Kinky Boots

Welcome to Tim


The finished boots

Charlie ponders the future

Lola and Charlie share a cuppa

lola dancign with Lauren

Charlie on the catwalk







Tim Firth Films title graphic



Kinky Boots

Buena Vista Films
Directed by Julian Jarrold
Written by Tim Firth and Geoff Deane
Produced by Nick Barton, Suzanne Mackie and Peter Ettedgui
Co-Produced by Mairi Bett
Production Designer Alan MacDonald

Best International Feature - Bermuda Film Festival (2006)

Best International Feature - Florida Film Festival (2006)
Special Premiere Screening - Sundance Film Festival (2006)
Golden Globe Nomination - Best Actor

The film was inspired by the true story of a traditional English men's footwear factory in Northamptonshire which turned to production of kinky boots for transvestites in order to save the ailing family business and safeguard the jobs of the local community.




“One of the most enjoyable British films
of the year”


“Heart-warming... terrific performances”

“A towering performance from Chitwell Ejiofor”



The Story

With the sudden death of his father, Charlie Price takes up the reins of the family's traditional, Northampton shoe business - Price and Sons. But Charlie quickly discovers it is not business as usual and without new orders, bankruptcy looms. As a sceptical workforce debate their novice manager, Charlie looks to London for solutions, and in a chance encounter, discovers sassy cabaret star, Lola, whose Soho world of outrageous fashion and stylish, erotic boots for men, opens his eyes to an intriguing niche market, a long way from men's classic brogues.

With trepidation, but spurred on by feisty, factory worker Lauren, Charlie enlists Lola's help to diversify and make erotic women's boots for a male market. But Lola's arrival at the provincial factory is greeted with ridicule and animosity, not least by Nicola. The hapless but lovable Charlie ploughs ahead with Lola, who hiding her own insecurities, takes charge of design and employs some of her show-stopping bravado to help win over the fractured workforce and bring the boots to life.

With only weeks to go until the crucial Milan Shoe Fair, the factory is in full swing with leopard skins and PVC replacing the bronzed suedes and shiny leather, but it is now Charlie's drive for perfection and success which threatens the production line and Milan. Finally the pressure gets to Charlie and he turns on Lola, loosing his biggest asset and ally on the eve of the Milan Shoe Fair.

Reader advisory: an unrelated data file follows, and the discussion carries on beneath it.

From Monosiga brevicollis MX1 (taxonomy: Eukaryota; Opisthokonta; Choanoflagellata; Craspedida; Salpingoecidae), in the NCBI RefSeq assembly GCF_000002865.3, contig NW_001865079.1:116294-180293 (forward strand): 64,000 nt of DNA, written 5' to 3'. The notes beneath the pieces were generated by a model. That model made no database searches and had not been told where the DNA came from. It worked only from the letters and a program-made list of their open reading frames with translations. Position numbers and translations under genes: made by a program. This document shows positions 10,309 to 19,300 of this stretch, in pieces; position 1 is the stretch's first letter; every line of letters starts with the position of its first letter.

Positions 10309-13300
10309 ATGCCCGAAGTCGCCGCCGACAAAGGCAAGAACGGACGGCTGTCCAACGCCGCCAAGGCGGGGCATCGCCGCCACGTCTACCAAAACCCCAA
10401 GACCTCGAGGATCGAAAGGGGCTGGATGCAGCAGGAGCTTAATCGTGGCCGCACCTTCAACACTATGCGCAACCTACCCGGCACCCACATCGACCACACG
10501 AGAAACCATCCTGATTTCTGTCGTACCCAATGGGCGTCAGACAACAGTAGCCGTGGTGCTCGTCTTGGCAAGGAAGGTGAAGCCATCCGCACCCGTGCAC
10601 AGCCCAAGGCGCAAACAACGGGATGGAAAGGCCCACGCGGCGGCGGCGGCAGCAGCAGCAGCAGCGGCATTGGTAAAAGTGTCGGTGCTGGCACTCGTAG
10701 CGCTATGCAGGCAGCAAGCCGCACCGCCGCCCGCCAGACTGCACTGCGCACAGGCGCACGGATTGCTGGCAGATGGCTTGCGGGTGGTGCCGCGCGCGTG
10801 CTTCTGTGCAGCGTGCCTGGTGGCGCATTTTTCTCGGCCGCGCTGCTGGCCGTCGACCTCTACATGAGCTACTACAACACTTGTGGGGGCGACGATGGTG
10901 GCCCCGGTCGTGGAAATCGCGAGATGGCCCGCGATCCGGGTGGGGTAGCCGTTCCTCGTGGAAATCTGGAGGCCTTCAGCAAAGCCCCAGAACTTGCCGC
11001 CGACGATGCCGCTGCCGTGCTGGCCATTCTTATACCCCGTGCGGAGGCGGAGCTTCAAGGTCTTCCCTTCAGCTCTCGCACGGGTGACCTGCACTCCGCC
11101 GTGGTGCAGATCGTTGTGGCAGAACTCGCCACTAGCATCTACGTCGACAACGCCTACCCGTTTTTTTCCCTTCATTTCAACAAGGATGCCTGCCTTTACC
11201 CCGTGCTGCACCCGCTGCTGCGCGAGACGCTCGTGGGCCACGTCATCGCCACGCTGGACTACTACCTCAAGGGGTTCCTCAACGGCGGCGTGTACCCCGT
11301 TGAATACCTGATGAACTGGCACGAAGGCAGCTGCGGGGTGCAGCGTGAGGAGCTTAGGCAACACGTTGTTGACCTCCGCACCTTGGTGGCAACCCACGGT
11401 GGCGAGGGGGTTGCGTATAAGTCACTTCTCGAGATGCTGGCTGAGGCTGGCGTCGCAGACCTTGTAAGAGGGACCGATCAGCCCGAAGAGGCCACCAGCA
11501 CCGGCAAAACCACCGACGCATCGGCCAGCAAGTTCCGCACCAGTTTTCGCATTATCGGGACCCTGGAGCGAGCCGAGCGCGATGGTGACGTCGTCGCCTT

The Cast
Linda Bassett - Mel
Josh Cole - Tramp
Gwenllian Davies - Mrs Cobb
Joel Edgerton - Charlie Price
Chiwetel Ejiofor - Lola
Nick Frost - Don
Joe Grossi - Milan Organiser
Ewan Hooper - George
Sarah-Jane Potts - Lauren
Jemima Rooper - Nicola
The reviews

A well-worn genre gets, ahem, 'souled and healed' in British comedy Kinky Boots. Demonstrating a timelessness that Ugg boots can only envy, it's another take on that 'little guy surviving against the odds in slightly quirky circumstances' theme so beloved of British comedies. It's underpinned by a showstopping performance by Chiwetel Ejiofor (Dirty Pretty Things) as a transvestite who inspires a line in shoes, and is more uplifting than a nine-inch stiletto.

Transvestism in the movies is rarely a pretty sight (cast your mind back to Patrick Swayze in To Wong Foo..., if you dare), so full marks to Ejiofor for making the character of Simon/Lola so well-rounded and uncaricatured. His cross-dressing creation provides the inspiration for Charlie Price (Joel Edgerton from Ned Kelly), a damp squib whose plans to escape provincial Northampton life are dealt a body blow when his father dies and he's stuck with an ailing shoe factory. Faced with cut-price competition from the Third World, Charlie needs to find a niche or lay off most of his staff. Step forward Lola and 'her' size nines...


It's no surprise to learn that Kinky Boots is from the same team who gave us Calendar Girls. Slick and impossible to dislike, it also presents a side of provincial British life rarely seen nowadays: that of the frustrated dreamer. Australian actor Edgerton does just enough to convince as a Midlander, but this is ultimately Ejiofor's parade. He takes you beneath Lola's sequins and delivers one of the best performances of the year. Don't miss it. reviews